The US Federal Reserve (Fed) raised rates by 0.75% for the fourth time in a row, whilst signalling that the magnitude of future rate hikes may moderate, acknowledging the delayed impact of monetary policy on economic activity and inflation. For a brief moment US equities rallied, before Jerome Powell, the Fed chair, poured cold water on the idea that peak rates were near, as he said he expected rates to peak at a higher level than previously thought. US equities, still trading at a sizeable premium versus other internationally traded equity markets, fell sharply, with technology stocks once again bearing the brunt of the pain. Despite the dollar strengthening once again, excluding the US, most other equity markets made gains. Chinese equities were particularly strong, on unsubstantiated rumours that a “reopening committee” had been established to assess different reopening plans for next year.
As of 12pm on Friday, London time, US equities were down 4.6% over the week, whilst the US technology sector had fallen 6.8%. European stocks, however, rose 1.2%, with UK equities rising by 3.5%. This followed the Bank of England’s governor, Andrew Bailey, heavily guiding markets down on future rate rises, having put rates up by 0.75% this week, taking the base rate to 3.0%. Japanese stocks were up by 0.9%, whilst the Australian market increased by 1.6%. Emerging markets climbed up by 1.8%, with Latin American markets increasing by 4.5%, and onshore and offshore Chinese equities rising by 5.3% and 8.7% respectively.
The yield on rate-sensitive two-year US Treasury bonds, which move inversely to price, rose to its highest level since 2007, now trading at 4.75%. This is sharply higher than the 10-year bond which is trading at 4.16%, leaving the yield curve inverted, signalling an impending recession. The yield on 10-year German Bunds rose slightly over the week, now trading at 2.29%, whilst UK gilt yields rose to 3.56%.
Gold traded up to $1,653 an ounce, an increase of 0.5% over the week. Whilst Brent crude oil rose by 2.2%, now trading at $97.9 a barrel, and US WTI (West Texas Intermediate) increased by 4.2%, priced at $91.6. European natural gas, having fallen sharply over the last few months, rose by 10% over the week, taking the price to €121 Megawatt Hour. This price is likely to be very volatile in the coming months, exacerbated by the limited gas storage capacity in Europe and the prevailing weather impacting winter demand.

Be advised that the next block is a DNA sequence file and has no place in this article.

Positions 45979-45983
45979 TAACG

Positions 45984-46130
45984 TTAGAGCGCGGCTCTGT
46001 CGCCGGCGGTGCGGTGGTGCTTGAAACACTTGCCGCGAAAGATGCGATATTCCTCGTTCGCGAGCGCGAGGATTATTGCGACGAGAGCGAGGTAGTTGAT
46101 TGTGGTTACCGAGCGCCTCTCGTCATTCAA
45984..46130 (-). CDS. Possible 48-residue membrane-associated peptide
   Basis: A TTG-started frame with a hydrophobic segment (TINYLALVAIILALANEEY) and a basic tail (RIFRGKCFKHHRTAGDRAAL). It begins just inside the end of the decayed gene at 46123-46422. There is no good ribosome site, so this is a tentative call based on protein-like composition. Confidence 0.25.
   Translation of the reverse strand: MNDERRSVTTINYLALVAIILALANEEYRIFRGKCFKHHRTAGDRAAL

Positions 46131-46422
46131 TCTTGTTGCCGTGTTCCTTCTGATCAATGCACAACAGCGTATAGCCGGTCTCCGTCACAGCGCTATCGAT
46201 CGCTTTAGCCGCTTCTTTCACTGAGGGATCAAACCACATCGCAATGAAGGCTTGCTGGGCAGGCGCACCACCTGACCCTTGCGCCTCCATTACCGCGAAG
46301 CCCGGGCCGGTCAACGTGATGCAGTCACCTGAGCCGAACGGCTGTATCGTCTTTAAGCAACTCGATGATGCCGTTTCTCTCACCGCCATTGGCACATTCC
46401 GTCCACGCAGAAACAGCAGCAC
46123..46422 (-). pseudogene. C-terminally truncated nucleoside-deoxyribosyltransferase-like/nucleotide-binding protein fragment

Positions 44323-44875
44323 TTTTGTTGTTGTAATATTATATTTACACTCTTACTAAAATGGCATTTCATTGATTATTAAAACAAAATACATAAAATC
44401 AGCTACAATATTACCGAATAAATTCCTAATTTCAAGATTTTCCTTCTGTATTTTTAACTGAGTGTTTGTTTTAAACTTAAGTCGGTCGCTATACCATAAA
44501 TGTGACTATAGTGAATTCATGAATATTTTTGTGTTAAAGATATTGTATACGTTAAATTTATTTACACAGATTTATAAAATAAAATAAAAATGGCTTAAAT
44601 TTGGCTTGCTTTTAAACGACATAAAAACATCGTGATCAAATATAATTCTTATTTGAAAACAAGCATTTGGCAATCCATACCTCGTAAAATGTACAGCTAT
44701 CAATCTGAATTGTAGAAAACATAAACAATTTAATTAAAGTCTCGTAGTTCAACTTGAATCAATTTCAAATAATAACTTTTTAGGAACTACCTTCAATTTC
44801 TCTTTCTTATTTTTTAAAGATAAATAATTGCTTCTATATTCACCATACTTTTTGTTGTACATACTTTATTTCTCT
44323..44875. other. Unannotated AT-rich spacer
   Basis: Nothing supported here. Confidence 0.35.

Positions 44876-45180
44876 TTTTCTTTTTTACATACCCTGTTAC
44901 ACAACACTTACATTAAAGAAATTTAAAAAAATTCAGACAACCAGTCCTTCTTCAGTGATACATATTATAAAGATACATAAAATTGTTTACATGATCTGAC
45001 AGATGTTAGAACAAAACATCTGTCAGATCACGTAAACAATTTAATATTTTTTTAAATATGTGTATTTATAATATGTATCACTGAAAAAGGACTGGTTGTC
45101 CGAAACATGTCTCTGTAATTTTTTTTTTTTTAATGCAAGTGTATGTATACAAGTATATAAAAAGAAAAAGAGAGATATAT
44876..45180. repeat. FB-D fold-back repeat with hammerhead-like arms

The governor of the Bank of England forecast a year-long recession in the UK this week, as consumers battle a cost-of-living crisis against the backdrop of sharply higher energy prices as a direct result of the Russia-Ukraine war. What was perhaps striking, was how well the stock market performed against this rhetoric, a result of just how cheap UK equities have become, and expectations that the recession will be shallow. However, the pain was taken in the currency, as sterling fell against both the dollar and the euro, now trading at $1.12 and €1.14 respectively.
The latest jobs report from the US Bureau of Labor Statistics is due out today, with forecasts of 200,000 new jobs having been created in October, down from 263,000 in September and 315,000 in August. Whilst unemployment is forecast to rise to 3.6% and wages to have risen by 0.3%, the same level as they rose in September. The Fed will be looking for some moderation in employment data before slowing down the tightening cycle, otherwise, the risk for markets has to be for further 0.75% rate hikes.
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